Qualcomm Inc has filed a complaint in a Chinese court against smartphone maker Meizu Technology Co after the tech giant said it was unable to reach a licensing accord with one of the top 10 handset suppliers in its biggest market.
The filing by San Diego-based Qualcomm, submitted to the Beijing Intellectual Property Court on Friday, is the first legal action by Qualcomm as it seeks to uphold terms of its landmark 2015 anti-trust settlement with China’s economic policy panel, the National Development & Reform Commission (NDRC). Qualcomm agreed to pay a fine of $975 million in the settlement, the largest in China’s corporate history.
The complaint against Meizu asks the court to affirm that Qualcomm’s terms for a patent license agreement complies with China’s anti-monopoly law and the company’s fair, reasonable, and non-discriminatory licensing obligations under its 2015 remediation agreement with the NDRC, the company said.
Reuters could not immediately contact officials at Meizu for comment.
Don Rosenberg, Qualcomm’s general counsel, said in a telephone interview that the firm has negotiated extensively and in good faith with Meizu to sign a patent license agreement consistent with the terms of the rectification plan submitted by Qualcomm to, and accepted by the NDRC.
“There’s no question that Qualcomm’s intellectual property has been used and we have not been properly paid,” Rosenberg said. He said Qualcomm was not focused on damages, but on leveling the playing field for everyone in China.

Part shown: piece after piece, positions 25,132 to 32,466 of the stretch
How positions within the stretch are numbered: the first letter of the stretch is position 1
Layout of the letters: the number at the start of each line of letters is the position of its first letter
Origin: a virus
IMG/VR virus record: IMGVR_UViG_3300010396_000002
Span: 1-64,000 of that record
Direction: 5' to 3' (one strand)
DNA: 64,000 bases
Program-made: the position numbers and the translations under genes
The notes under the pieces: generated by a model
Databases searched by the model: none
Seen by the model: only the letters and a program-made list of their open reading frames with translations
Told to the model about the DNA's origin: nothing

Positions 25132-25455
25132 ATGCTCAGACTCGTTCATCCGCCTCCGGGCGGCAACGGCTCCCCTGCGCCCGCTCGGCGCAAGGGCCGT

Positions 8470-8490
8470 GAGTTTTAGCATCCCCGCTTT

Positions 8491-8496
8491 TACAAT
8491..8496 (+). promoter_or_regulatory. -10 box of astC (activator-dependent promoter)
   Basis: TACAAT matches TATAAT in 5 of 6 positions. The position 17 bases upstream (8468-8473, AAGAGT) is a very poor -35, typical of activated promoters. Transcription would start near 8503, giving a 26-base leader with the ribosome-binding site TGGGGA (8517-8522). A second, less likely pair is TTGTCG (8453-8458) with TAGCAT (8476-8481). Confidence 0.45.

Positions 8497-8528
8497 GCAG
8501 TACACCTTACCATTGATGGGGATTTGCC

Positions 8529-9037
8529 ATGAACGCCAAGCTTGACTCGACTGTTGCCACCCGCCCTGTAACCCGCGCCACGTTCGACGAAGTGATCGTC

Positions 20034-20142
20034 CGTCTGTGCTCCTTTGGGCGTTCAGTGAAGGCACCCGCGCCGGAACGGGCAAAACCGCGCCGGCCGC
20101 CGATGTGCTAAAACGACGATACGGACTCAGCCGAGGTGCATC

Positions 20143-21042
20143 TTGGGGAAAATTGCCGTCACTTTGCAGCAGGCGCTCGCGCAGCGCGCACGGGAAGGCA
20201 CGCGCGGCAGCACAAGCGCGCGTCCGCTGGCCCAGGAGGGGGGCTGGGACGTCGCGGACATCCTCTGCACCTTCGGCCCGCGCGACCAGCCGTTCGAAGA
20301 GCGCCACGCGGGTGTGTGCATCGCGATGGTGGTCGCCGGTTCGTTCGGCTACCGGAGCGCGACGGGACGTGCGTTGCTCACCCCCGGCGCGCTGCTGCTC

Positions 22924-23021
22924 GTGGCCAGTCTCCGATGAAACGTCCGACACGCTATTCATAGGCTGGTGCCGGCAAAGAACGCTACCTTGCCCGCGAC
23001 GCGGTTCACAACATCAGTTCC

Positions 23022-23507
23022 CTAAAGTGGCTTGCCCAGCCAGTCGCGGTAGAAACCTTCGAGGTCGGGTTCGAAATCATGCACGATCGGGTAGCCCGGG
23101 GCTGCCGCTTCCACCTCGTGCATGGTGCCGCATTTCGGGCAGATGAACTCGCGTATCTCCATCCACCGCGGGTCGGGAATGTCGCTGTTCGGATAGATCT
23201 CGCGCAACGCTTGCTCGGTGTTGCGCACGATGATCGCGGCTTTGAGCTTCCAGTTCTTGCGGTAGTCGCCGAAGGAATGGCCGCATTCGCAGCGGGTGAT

Meizu, located in the southern Chinese city of Zhuhai, was China’s eighth-biggest smartphone maker in 2015, shipping 24.82 million devices for the year, according to IDC data.
China is Qualcomm’s most important market, making up 53 percent of global revenue of $25.28 billion for the fiscal year ended Sept. 27, with a large chunk of profit coming from higher-margin royalties earned from the company’s licensing arm.
As part of its 2015 settlement with the NRDC, Qualcomm agreed to a plan that modified its business practices in China.
The company has since signed more than 100 Chinese handset manufacturers to licensing agreements under the new terms, but has said it continues to struggle with a handful of key original equipment manufacturers.
“We remain in active discussions with the few key Chinese OEMs that have not yet signed and believe we are making progress in those discussions,” Qualcomm CEO Steve Mollenkopf said on a telephone conference call in April.
Qualcomm has also been seeking to deepen its presence in the Chinese market by transferring technology and investing in next-generation chip manufacturing.